Testing AMP4Email with Nodemailer

Even though AMP4Email was supposed to be The Next Big Thing™ in email, it is still supported only by a handful of email service providers and the tools for development are kind of lacking.

From positive side, Gmail is one the email service providers that support AMP4Email and Gmail alone makes up a huge portion of current email ecosystem. From negative side – you need to get verified by Gmail before your dynamic emails are accepted.

Anyhow, let’s forget about the hurdles of getting your mail actually rendered and let’s look at the tooling. And specifically, how to use Nodemailer to develop those dynamic emails.

It just happens that Nodemailer can get you quite far on that side as Nodemailer, the email sending library, has AMP4Email support built in. And it can also be used for testing, as NodemailerApp, the email debugging app, is capable of rendering not just regular HTML emails but AMP4Email emails as well.

NodemailerApp rendering an AMP4Email email


To test AMP4Email emails you need to somehow display the messages. Download NodemailerApp for Windows or OSX from here or if you are using Linux, then you can get it from the Snapcraft Store.

Once you have the app, start it and create a new email project.

Next open local server preferences (“Server” -> “Configure”) and make sure that SMTP server configuration looks about right. In this example we use the default port 1025 for receiving emails through SMTP. For extra convenience enable checkbox “Run server on application start” and hit “OK”.

In the “Server” menu, click on “Start server” if server is not already started. This gives us a running SMTP server where to send out AMP4Email messages for preview.

Next open “Local server” view in the email project to get the Nodemailer configuration settings. If everything is OK then you should see a green marker with “server is currently running” message.


At this point we have everything set up on the receiving side. Now we have to send some AMP4Emails to test it out. We’ll use a simple Node.js script for it and Nodemailer specifically.

$ npm install nodemailer

Once we have nodemailer installed, let’s create a new script and copy the nodemailer configuration from NodemailerApp:

const nodemailer = require('nodemailer');
const transporter = nodemailer.createTransport({
host: 'localhost',
port: 1025,
auth: {
user: 'project.12',
pass: 'secret.12'

Next we need to send an actual email using this configuration.

AMP4Email configuration looks pretty much the same as any regular email. You can specify AMP4Email content with the amp configuration key but remember that AMP4Email requires either plaintext or HTML content present as well. This is because it is highly probable that your dynamic content is not rendered, thus you need alternative content to fall back to if this happens.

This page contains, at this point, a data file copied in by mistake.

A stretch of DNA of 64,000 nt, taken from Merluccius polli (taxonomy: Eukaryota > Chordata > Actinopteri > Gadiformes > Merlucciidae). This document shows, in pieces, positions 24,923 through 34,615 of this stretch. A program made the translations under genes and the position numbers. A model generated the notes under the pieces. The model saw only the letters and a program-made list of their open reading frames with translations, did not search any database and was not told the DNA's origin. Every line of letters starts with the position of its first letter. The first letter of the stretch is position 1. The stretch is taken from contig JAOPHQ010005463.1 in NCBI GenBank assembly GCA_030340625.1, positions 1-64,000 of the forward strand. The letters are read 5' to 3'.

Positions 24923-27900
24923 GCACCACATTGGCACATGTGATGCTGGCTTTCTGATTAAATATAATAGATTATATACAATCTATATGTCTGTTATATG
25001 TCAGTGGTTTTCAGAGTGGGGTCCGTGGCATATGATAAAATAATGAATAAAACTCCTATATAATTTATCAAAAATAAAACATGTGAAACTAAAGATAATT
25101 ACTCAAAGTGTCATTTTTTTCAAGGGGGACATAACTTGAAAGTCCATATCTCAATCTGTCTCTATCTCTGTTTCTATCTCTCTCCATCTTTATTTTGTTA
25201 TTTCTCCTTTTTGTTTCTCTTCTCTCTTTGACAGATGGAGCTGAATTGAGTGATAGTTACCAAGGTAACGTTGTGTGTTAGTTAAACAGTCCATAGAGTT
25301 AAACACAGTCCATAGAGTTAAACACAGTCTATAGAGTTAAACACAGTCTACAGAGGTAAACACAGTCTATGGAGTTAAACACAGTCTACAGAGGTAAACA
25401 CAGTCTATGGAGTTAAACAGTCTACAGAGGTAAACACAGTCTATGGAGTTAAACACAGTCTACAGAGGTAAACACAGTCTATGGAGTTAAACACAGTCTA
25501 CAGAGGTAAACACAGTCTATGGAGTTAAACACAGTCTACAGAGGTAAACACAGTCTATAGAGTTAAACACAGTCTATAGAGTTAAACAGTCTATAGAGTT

let message = {
   from: 'Nodemailer <[email protected]>',
   to: 'Nodemailer <[email protected]>',
   subject: 'AMP4EMAIL message',
   text: 'For clients with plaintext support only',
   html: '<p>For clients that do not support AMP4EMAIL or amp content is not valid</p>',
   amp: `<!doctype html>
   <html ⚡4email>
       <meta charset="utf-8">
       <style amp4email-boilerplate>body{visibility:hidden}</style>
       <script async src="https://cdn.ampproject.org/v0.js"></script>
       <script async custom-element="amp-anim" src="https://cdn.ampproject.org/v0/amp-anim-0.1.js"></script>
       <p>Image: <amp-img src="https://cldup.com/P0b1bUmEet.png" width="16" height="16"/></p>
       <p>GIF (requires "amp-anim" script in header):<br/>
         <amp-anim src="https://cldup.com/D72zpdwI-i.gif" width="500" height="350"/></p>

Now we have everything we need, we just have to use the previously defined transporter to send out the configured message object.

transporter.sendMail(message, (err, info) => {
  console.log(err || info);

Let’s see the result

Running this script should return us information about sent message

   accepted: [ '[email protected]' ],
   response: '250 Message imported as 1',
   envelope: { from: '[email protected]', to: [ '[email protected]' ] },
   messageId: '<[email protected]>'

And the NodemailerApp should show us an animated cat image from the AMP4Email

If something went wrong or the AMP4Email message was not valid, then we should see an error message instead.

If you have already got a working AMP4Email email working in NodemailerApp then you can try to send the same message to a real service as well.

Remember that there is not much point in sending invalid AMP4Emails to Gmail as Gmail never tells you what went wrong, you just see the fallback HTML or plaintext and that’s it. So if NodemailerApp is not able to show you your message then other services most probably would not render it as well.